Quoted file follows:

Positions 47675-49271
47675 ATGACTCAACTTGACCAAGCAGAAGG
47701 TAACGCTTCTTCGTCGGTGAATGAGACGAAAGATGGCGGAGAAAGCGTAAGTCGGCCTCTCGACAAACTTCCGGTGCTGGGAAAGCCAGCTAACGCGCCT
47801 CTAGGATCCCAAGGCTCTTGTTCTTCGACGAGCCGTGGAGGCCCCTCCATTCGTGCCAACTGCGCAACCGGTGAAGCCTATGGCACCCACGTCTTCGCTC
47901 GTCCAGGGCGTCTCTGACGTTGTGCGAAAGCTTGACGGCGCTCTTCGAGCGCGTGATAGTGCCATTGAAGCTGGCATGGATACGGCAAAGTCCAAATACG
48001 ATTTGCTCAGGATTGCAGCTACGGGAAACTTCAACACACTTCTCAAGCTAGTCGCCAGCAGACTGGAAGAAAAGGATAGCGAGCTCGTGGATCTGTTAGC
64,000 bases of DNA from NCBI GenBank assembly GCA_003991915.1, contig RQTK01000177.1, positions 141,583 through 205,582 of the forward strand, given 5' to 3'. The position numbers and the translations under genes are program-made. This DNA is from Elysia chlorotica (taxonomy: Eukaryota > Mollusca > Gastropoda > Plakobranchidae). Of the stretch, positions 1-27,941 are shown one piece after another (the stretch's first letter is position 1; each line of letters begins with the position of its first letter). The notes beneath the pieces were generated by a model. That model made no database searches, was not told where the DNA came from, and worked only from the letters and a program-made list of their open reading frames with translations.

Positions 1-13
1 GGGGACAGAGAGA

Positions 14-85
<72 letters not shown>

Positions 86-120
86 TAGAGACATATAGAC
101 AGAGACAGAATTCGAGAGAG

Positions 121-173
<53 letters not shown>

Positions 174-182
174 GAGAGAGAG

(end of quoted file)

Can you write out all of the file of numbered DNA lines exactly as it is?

Positions 47675-49271
47675 ATGACTCAACTTGACCAAGCAGAAGG
47701 TAACGCTTCTTCGTCGGTGAATGAGACGAAAGATGGCGGAGAAAGCGTAAGTCGGCCTCTCGACAAACTTCCGGTGCTGGGAAAGCCAGCTAACGCGCCT
47801 CTAGGATCCCAAGGCTCTTGTTCTTCGACGAGCCGTGGAGGCCCCTCCATTCGTGCCAACTGCGCAACCGGTGAAGCCTATGGCACCCACGTCTTCGCTC
47901 GTCCAGGGCGTCTCTGACGTTGTGCGAAAGCTTGACGGCGCTCTTCGAGCGCGTGATAGTGCCATTGAAGCTGGCATGGATACGGCAAAGTCCAAATACG
48001 ATTTGCTCAGGATTGCAGCTACGGGAAACTTCAACACACTTCTCAAGCTAGTCGCCAGCAGACTGGAAGAAAAGGATAGCGAGCTCGTGGATCTGTTAGC
64,000 bases of DNA from NCBI GenBank assembly GCA_003991915.1, contig RQTK01000177.1, positions 141,583 through 205,582 of the forward strand, given 5' to 3'. The position numbers and the translations under genes are program-made. This DNA is from Elysia chlorotica (taxonomy: Eukaryota > Mollusca > Gastropoda > Plakobranchidae). Of the stretch, positions 1-27,941 are shown one piece after another (the stretch's first letter is position 1; each line of letters begins with the position of its first letter). The notes beneath the pieces were generated by a model. That model made no database searches, was not told where the DNA came from, and worked only from the letters and a program-made list of their open reading frames with translations.

Positions 1-13
1 GGGGACAGAGAGA

Positions 14-85
<72 letters not shown>

Positions 86-120
86 TAGAGACATATAGAC
101 AGAGACAGAATTCGAGAGAG

Positions 121-173
<53 letters not shown>

Positions 174-182
174 GAGAGAGAG